The number of pertussis cases remained high in Maine for the fourth month in a row in January, with the rate of infection continuing to soar above the national average.

There were 55 cases of the highly contagious disease – commonly known as whooping cough – reported statewide last month compared to 24 in January 2018, according to the Maine Center for Disease Control and Prevention. Maine’s rates are the highest in the nation, and state health officials are puzzled about the reason.

“We don’t know exactly why rates in Maine continue to be stubbornly high compared to the national average or why they’re higher in specific counties, but we do know that pertussis is incredibly infectious, ” Emily Spencer, spokeswoman for the Maine CDC, said Sunday.

York County continued to see high rates, with 13 cases reported in January, higher than any other county in the state. In January, rates were also above the state average in Hancock County, with 16 cases – the highest number of any other county – and in Knox, Lincoln, Waldo and Washington counties.

The January increase followed similar increases in monthly reported cases since October, when the number ballooned to 64 cases from 43 in September, followed by 62 in November and 52 in December. There were 446 cases reported for the year in Maine in 2018 – up from 410 in 2017 – the highest since 2014, when 557 cases were reported.

The highest number of cases reported in the past decade was 737 in 2012.

Pertussis is a bacterial infection that produces a violent cough that can trigger vomiting and exhaustion. Babies too young to get vaccines and the elderly are especially vulnerable to serious cases, which may require hospitalization and can lead to death.

The cough can linger for up to 10 weeks. It is treated with antibiotics.

Although health experts don’t know exactly why rates in Maine are so high, they suspect the state has been vulnerable to pertussis infections for several reasons. Some parents are choosing not to have their children vaccinated. Also, the effectiveness of the vaccine wears off over time and requires a booster shot. The state didn’t adopt a booster requirement for middle schoolers until last year. Maine was one of the last states to adopt the booster requirement.

The hope is that the boosters will increase protection among middle schoolers, an age group with historically high rates of the disease, Spencer said.

Spencer said it is too soon to know if the required booster shots have helped.

“But we continue to track this information and plan on doing analysis as we gather more data,” she said.

Maine’s infection rate has consistently remained one of the highest in the country. In 2017 – the latest year for which data are available from the U.S. Centers for Disease Control and Prevention – Maine’s rate was 27.7 per 100,000 people, more than five times the national average of 4.9 per 100,000. Maine’s rate was the third highest in 2016.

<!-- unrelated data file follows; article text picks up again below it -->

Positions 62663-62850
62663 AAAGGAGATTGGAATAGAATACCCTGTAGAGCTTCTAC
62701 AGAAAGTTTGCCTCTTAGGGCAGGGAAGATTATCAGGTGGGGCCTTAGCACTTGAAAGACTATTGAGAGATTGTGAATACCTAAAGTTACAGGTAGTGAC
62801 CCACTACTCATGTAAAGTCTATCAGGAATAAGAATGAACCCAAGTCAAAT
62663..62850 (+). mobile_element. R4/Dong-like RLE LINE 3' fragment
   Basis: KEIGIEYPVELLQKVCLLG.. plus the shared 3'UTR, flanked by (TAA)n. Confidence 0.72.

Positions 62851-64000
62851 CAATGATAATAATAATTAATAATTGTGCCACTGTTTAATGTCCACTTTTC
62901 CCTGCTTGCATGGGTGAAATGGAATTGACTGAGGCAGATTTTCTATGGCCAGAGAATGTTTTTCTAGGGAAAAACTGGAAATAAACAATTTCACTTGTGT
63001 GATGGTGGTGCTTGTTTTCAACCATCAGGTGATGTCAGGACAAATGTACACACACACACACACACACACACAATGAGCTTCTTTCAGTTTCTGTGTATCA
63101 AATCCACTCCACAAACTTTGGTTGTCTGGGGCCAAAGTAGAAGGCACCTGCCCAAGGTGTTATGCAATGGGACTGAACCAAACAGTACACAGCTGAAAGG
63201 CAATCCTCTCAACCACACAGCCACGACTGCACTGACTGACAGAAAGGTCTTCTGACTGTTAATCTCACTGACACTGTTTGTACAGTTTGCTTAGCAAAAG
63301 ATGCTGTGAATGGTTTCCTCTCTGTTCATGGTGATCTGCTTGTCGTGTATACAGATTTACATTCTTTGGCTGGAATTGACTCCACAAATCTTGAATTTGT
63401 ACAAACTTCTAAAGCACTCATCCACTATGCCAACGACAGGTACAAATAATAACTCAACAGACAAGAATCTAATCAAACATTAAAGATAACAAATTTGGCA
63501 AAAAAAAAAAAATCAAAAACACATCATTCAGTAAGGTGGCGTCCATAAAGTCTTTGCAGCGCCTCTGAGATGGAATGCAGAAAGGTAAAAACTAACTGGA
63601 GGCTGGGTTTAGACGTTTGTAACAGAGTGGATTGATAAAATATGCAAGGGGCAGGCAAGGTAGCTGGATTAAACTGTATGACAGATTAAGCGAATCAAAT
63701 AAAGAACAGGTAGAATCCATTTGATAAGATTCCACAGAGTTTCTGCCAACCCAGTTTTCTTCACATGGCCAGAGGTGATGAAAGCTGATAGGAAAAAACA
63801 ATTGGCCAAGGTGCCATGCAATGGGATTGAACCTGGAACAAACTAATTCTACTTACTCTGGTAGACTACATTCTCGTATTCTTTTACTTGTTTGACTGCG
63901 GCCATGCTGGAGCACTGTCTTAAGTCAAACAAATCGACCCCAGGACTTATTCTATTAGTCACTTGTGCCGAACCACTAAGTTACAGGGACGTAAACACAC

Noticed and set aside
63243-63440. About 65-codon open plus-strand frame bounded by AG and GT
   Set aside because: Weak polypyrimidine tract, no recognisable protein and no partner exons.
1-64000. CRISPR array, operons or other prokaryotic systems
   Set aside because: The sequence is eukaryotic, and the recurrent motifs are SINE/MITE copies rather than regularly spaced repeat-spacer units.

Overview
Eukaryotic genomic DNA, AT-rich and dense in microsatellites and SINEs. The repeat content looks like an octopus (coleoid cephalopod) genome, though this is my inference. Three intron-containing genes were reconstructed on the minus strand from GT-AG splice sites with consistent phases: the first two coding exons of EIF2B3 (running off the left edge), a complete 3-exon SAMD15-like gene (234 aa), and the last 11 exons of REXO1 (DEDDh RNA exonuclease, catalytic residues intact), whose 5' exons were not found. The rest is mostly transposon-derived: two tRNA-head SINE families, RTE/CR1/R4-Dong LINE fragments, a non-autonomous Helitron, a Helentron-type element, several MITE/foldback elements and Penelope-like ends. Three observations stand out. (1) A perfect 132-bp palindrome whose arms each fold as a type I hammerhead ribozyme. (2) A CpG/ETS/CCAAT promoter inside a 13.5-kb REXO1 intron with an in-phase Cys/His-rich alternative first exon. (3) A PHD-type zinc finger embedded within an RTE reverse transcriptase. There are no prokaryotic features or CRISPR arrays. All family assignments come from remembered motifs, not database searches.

Last year 34.3 percent of the cases reported in Maine were among 11- to 19-year-olds; 43 percent were among children 6 and younger, with 9 percent of those 11 months of younger; 12.6 percent among ages 7 to 10; and 10.1 percent among those 20 and older.

Immunizations are safe, decades of research have proved, and are not linked to autism. A 1998 study that claimed a link between vaccines and autism has been retracted and disproved. But the belief that they are linked has persisted.

Maine parents opt out of school-required vaccinations for their children entering kindergarten at higher rates than other states. Last year, opt-out rates increased to 5 percent of kindergartners for non-medical reasons, compared to 1.8 percent nationwide.

While almost all states grant religious exemptions from immunizations, 17 states, including Maine, allow exemptions on philosophical grounds because of personal, moral or other beliefs, according to the National Conference of State Legislatures. Maine is the only state in New England to allow philosophical exemptions, and New York state also allows them.

A bill to end non-medical exemptions from childhood vaccines is scheduled go before the Maine Legislature this year. If it is approved, Maine would become the fourth state – after California, Mississippi and West Virginia – to ban all non-medical exemptions.

The pertussis vaccine is not 100 percent effective. Typically it offers a good level of protection for the first two years after vaccination, and then decreases over time. Similarly, natural immunity after an infection may offer only a few years of protection.

“Nonetheless, Maine CDC continues to encourage folks to get vaccinated as appropriate,” Spencer said.

Meghan May, associate professor of microbiology and infectious diseases at the University of New England College of Osteopathic Medicine, has been studying why Maine’s pertussis rate is so high, even among people who have received the vaccine.

“Well more than half of the cases in Maine are in vaccinated children, fully vaccinated children, and that is not unique to Maine. It’s happening more and more all over the country,” she said.

Her research has found evidence that the pertussis organism manages to evolve in response to the vaccine, making the vaccine less effective.

But she said that is no reason not to get the vaccine, which offers protection, even if it loses some effectiveness.

Spencer said Maine continues to work with the federal CDC to follow the most up-to-date prevention and control recommendations.

The Maine CDC publishes monthly reports, like the one issued last week, to keep the public updated and to serve as a reminder that pertussis is widespread in Maine, she said.

 

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